FLATOW: Yeah. So, it's not against the bugs. They're not trying to stop the bugs from eating the plants because they want the bugs to eat it. It's to keep the fungus from destroying the plant.

Dr. TEWKSBURY: Well, it's not that they want the bugs to eat them. The bugs actually kill seeds, too, some of them. And most plants don't want insects eating their fruit because insects aren't very good at dispersing seeds and most chemistry in plants is really designed to stop some of those - to stop bugs. Bugs of all sorts, bugs that you can see like insects and then things we sometimes call bugs that are microbes like fungus and microbial consumers, all of which want to eat those same fats and sugars and that's what fruits do, right? They bribe us with their fats and sugars and they say, come eat us. Well the microbes and all the bugs want those fats and sugars, too. And the chemistry in the fruit is a way of trying to keep those bugs out.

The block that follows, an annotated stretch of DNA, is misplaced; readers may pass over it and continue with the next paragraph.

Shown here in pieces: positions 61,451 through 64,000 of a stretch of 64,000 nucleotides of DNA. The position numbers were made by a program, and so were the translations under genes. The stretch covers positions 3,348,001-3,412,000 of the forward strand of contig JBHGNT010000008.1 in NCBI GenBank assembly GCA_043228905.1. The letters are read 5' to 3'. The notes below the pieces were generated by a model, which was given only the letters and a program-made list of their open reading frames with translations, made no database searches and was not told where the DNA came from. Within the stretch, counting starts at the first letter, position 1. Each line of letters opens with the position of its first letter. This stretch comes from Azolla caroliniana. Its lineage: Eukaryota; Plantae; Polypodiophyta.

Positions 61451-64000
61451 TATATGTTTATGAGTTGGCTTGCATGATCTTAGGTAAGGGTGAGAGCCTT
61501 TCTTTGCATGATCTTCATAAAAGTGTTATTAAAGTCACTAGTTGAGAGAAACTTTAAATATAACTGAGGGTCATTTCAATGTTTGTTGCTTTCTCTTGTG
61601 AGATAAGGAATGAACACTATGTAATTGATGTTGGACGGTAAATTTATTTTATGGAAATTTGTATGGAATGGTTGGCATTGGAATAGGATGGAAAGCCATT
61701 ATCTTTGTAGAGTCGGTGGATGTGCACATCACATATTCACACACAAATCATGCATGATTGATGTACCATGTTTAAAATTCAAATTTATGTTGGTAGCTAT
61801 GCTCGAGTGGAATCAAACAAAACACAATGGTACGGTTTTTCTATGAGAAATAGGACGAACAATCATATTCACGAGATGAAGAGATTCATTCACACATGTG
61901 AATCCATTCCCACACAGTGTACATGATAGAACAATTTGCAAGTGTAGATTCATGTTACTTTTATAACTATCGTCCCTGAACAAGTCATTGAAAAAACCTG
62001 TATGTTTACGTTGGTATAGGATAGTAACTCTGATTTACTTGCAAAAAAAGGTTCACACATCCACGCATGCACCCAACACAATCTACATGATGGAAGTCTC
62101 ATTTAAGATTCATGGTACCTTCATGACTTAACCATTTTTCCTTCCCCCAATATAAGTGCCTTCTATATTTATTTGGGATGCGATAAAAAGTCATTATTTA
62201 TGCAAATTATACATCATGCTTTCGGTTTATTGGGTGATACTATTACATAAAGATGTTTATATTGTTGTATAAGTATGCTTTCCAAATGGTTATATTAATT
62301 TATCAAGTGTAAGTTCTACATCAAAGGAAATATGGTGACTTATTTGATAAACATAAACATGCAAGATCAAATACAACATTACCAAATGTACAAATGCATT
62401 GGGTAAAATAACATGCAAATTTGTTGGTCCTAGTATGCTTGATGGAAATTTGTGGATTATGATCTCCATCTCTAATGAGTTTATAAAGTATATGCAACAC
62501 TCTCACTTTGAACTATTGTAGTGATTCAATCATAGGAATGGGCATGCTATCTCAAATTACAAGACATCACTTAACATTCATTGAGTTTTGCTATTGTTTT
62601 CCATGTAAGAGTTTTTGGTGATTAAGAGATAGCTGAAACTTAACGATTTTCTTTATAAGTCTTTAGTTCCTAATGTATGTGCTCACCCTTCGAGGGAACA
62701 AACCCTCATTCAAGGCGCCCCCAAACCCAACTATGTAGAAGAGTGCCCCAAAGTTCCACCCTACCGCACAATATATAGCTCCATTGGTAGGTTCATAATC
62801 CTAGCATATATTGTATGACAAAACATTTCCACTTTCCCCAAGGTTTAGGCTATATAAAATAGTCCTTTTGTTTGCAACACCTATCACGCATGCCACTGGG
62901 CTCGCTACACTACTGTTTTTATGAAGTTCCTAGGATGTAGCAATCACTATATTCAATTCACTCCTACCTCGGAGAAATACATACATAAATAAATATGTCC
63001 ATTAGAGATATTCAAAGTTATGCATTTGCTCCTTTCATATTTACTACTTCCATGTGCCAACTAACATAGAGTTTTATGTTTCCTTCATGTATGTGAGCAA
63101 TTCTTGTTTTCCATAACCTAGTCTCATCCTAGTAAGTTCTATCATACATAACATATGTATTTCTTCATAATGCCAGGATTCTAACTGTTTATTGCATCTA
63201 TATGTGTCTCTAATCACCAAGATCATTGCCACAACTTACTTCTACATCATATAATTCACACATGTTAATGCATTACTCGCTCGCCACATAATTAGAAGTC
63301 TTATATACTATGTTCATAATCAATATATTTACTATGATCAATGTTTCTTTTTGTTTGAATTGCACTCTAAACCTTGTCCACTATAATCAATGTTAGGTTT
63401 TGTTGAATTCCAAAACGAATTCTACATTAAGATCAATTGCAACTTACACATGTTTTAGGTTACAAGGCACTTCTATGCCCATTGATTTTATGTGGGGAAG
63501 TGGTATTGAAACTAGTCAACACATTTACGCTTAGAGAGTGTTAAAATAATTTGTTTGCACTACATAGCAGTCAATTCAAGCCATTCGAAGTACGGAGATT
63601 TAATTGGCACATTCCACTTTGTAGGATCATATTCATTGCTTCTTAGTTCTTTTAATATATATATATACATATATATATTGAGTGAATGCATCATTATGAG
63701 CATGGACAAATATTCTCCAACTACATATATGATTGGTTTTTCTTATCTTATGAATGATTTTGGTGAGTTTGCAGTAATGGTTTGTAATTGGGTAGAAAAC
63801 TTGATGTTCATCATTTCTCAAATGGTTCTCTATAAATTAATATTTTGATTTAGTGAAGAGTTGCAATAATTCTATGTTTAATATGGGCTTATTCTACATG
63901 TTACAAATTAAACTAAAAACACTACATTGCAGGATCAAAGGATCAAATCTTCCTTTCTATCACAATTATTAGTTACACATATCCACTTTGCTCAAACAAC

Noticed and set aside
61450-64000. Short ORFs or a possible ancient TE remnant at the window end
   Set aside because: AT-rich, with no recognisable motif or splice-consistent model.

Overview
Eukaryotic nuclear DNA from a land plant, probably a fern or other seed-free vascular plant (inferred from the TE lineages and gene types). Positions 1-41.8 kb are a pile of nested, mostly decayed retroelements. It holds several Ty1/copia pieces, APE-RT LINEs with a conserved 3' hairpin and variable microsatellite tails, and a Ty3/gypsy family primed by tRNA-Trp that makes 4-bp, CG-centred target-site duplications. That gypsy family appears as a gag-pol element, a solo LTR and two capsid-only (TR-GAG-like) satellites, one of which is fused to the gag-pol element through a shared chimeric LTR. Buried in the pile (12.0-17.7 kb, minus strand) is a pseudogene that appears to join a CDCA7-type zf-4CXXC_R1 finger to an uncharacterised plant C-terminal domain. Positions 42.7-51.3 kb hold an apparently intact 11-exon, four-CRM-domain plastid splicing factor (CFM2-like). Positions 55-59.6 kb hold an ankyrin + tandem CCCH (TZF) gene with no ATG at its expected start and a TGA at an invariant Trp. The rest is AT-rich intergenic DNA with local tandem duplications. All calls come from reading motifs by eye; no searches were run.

FLATOW: How did you stumble on this? You must have been looking for something.

Dr. TEWKSBURY: We were. We started quite a while ago and we started by looking at more - we started over 10, 15 years ago. And our first idea was that chilies may be hot to stop small mammals from eating them because we're the only mammal on earth that willingly eats chilies and so all the other mammals don't eat chilies and that seems like a reasonably good thing for the chili because a lot of mammals like ourselves have molars and a lot of the small mammals, they would eat wild chilies, they'd chew seeds and they'd kill them. And birds can't taste the heat.